Standard Japanese etiquette aside, Imai was no longer the meek, harrowed-looking boy I had seen at a press conference after his return. Then, he had fled the cameras after mumbling a few short answers to written questions.
Now, dressed in a cycling top and jeans, he has an aura of confidence. "I'm recovered now. I'm not going to bend low anymore," he says. At the time of the press conference he hadn't been coping well. "One of my biggest fears was that the flash of the camera would bring everything back. The flash makes you lose the will to live."
I turn the menu around to face him. By Tokyo standards, this is not a particularly expensive restaurant, but his eyes widen at the prices and he selects the cheapest option. He has chosen an upscale version of the bento lunch boxes filled with savouries that children carry to school and salarymen eat at their desks. As is common in Japan, I order the same as my guest.
Imai asks for ice coffee and exhibits some amazement that I - a journalist at an upstanding newspaper - should have ordered a lunchtime beer. "Sugoi", he says, employing the overworked word for "amazing".
As he pours liquid sugar into his tall glass of coffee, I ask him what he made of the public hostility. "It was a huge surprise. People were saying I needed to take responsibility for my own actions," he says. "But it sounded to me as if they were saying they wished I'd died. To my mind, the meaning was: 'You should have died in Iraq and come back a corpse.'"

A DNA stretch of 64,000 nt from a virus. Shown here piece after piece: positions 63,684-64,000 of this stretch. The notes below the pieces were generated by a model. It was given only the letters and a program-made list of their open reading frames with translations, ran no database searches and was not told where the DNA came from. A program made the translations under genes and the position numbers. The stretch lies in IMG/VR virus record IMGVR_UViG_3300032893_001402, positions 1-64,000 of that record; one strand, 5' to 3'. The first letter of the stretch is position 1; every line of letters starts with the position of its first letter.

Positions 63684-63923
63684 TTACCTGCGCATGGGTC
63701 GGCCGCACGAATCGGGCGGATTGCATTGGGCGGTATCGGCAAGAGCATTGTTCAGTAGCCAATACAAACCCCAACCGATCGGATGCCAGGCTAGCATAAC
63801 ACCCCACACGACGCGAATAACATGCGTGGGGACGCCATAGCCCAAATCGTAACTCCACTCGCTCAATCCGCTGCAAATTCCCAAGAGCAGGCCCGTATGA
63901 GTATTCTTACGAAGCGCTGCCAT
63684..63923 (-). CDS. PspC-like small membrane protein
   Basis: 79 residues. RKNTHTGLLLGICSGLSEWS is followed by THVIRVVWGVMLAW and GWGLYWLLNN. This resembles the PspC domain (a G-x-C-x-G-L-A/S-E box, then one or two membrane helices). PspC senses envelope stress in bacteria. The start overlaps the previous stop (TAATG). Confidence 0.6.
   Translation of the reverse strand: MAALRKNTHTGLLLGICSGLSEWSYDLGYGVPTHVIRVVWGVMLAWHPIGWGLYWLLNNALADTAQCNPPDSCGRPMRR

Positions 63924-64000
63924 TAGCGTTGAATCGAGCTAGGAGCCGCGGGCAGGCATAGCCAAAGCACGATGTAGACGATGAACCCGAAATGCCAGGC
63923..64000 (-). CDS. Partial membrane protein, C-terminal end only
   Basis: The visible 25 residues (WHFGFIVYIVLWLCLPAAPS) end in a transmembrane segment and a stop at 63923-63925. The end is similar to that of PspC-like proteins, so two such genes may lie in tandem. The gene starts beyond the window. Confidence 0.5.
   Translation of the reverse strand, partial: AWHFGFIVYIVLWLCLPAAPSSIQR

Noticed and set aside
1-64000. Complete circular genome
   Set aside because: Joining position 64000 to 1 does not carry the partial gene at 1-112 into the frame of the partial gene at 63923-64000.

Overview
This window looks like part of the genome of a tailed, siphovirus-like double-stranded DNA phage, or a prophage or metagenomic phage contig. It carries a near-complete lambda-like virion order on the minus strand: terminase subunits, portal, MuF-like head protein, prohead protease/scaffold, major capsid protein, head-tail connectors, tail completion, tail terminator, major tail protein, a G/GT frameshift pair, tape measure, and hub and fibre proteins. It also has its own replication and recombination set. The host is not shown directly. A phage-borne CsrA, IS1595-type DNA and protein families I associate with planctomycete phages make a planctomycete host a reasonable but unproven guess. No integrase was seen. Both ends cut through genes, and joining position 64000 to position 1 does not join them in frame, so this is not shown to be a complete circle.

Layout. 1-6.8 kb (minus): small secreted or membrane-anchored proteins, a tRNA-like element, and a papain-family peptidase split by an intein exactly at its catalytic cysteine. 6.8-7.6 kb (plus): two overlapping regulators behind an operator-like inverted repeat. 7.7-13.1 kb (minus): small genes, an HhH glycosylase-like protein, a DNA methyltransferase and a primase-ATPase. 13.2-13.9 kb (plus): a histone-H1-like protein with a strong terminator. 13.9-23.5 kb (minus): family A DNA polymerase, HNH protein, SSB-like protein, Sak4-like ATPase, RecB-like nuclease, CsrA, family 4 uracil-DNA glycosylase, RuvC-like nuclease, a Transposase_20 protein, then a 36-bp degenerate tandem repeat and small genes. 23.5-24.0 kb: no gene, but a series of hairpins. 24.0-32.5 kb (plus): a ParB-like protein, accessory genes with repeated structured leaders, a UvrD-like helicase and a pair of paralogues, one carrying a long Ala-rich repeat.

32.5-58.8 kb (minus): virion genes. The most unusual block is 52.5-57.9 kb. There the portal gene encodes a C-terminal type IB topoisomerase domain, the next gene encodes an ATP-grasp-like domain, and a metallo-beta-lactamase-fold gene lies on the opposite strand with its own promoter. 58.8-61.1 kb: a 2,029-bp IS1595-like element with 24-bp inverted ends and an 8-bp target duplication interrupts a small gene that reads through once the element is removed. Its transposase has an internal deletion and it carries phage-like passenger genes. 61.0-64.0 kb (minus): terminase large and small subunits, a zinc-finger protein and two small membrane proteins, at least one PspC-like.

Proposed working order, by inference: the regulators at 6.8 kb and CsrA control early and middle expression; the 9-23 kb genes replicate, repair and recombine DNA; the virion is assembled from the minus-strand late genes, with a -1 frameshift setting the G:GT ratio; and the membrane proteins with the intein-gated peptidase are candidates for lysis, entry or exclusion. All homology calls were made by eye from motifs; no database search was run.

The food arrives in three neatly stacked lacquer boxes. The waitress, dressed in a simple kimono, slides in and out of the room, bringing separate bowls of thick red miso soup and white rice. "Sugoi," says Imai, surveying the ornate arrangement: tiny portions of raw fish, steamed vegetables and meat, grilled eel, pickles and tofu. "I've never eaten anything so luxurious in my life."
As he prods at a succulent piece of raw sea bream and mixes a little green wasabi mustard in soy sauce with the end of his chopsticks, I tell him that a version of events is circulating that the hostages faked their own kidnapping to force Tokyo to withdraw its troops. "Why do people say such things? I can't believe it," he says, losing his composure for an instant.